Data governance is an integral part of a regulated company’s quality system. Having a chromatography data system can simplify system administration and ensure regulatory compliance (including 21 CFR Part 11) and adherence to data integrity guidelines.
Audit trails are considered the key to the security of a system since they track changes to data and metadata. In this way, an incomplete or absent audit trail can impact data integrity or even product quality. The absence of an audit trail is considered to be, “highly significant when there are data discrepancies” according to the FDA.
Today, laboratory-based organizations face a wide variety of unaddressed data management challenges, and yet ultimately the scientific data is the currency with which they trade. Proper data management may not pay shareholders but it fundamentally defines the integrity of the organization and it’s purpose for existing. Being the cheapest, the fastest or the most definitive is desirable but it is all meaningless if the data is untrustworthy.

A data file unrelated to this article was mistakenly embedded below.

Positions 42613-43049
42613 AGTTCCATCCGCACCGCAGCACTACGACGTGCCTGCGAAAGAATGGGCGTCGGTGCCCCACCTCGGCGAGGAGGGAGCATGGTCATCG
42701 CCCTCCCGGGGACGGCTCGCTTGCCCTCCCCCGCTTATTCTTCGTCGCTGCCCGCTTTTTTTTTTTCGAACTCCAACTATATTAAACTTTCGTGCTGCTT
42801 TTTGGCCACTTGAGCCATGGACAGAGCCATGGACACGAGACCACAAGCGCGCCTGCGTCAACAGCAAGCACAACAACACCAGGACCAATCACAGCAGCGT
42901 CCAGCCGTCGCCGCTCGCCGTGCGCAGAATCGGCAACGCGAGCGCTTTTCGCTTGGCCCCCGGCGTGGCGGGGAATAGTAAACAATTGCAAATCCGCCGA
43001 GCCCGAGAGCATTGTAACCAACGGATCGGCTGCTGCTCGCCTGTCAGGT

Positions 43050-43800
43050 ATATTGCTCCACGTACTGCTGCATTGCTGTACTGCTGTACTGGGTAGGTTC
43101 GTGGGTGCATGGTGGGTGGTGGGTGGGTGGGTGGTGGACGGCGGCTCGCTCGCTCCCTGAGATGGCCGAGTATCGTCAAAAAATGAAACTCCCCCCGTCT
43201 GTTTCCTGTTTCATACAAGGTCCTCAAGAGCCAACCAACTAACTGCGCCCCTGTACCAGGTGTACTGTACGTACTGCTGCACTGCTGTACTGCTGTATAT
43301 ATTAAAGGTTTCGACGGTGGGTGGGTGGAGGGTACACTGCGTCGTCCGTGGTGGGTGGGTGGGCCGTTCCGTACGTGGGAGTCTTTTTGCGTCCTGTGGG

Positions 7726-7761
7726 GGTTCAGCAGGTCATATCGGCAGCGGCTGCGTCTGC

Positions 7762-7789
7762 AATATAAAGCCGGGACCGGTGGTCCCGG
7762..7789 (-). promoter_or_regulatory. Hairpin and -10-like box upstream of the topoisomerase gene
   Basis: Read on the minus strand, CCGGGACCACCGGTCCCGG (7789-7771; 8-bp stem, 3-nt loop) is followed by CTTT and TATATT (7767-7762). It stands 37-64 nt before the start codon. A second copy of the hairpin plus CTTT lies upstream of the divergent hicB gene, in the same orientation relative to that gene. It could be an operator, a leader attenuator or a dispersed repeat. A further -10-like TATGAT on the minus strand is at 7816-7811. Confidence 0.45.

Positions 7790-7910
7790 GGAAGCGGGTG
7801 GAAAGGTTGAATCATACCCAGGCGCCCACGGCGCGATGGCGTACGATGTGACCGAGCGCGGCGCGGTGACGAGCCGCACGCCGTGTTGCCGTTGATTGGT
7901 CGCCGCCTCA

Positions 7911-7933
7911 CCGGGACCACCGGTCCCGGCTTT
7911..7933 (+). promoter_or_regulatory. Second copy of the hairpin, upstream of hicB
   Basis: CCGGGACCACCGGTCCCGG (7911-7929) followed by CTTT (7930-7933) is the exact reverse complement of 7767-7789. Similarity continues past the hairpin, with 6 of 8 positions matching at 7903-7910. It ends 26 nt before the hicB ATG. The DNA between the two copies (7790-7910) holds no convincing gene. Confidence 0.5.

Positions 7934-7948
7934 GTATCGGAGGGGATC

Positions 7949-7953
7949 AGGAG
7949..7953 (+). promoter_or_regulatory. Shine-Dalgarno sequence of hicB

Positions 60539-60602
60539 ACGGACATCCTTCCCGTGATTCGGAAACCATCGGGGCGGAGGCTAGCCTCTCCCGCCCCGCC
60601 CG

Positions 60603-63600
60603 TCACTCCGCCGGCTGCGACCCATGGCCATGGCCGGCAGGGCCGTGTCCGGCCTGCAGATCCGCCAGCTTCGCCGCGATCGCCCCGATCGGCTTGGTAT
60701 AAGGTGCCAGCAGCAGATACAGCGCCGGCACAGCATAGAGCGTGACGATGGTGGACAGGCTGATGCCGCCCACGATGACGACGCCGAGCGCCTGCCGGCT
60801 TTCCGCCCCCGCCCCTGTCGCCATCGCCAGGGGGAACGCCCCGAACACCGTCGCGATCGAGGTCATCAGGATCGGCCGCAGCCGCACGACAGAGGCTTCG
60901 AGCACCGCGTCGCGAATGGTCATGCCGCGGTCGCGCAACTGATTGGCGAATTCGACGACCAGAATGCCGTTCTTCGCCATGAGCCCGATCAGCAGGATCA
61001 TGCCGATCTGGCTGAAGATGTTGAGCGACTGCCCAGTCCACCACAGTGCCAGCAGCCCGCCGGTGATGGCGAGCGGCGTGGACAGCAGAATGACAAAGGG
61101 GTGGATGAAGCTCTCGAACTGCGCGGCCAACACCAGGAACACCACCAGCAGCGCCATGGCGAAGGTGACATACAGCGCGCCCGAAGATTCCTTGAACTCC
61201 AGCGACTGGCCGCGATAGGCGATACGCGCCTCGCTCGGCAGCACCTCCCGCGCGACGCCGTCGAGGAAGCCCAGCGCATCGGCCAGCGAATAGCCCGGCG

Externalization of R&D activities and the deluge of instrumental analytical data generated on a daily basis has resulted in increasing interest in analytical data standardization. Any standardization efforts, however, to either a single format or for data exchange between formats; should be weighed against the requirements of different users of that data, and hardware innovations.
The benefit of design exploration and optimization is understood and accepted by engineers but the required intensive computational resources have been a challenge for their adoption into the design process. The HyperWorks Unlimited (HWUL) appliance provides an effective solution to these challenges as it seamlessly connects all the necessary tools together in the cloud. The aim of this study is to showcase the benefits of HWUL on an optimization driven design of a complex system. For this purpose, an automotive seat design for crash loadcases is selected as an example.
Robert Roe looks at research from the University of Alaska that is using HPC to change the way we look at the movement of ice sheets
Robert Roe talks to cooling experts to find out what innovation lies ahead for HPC users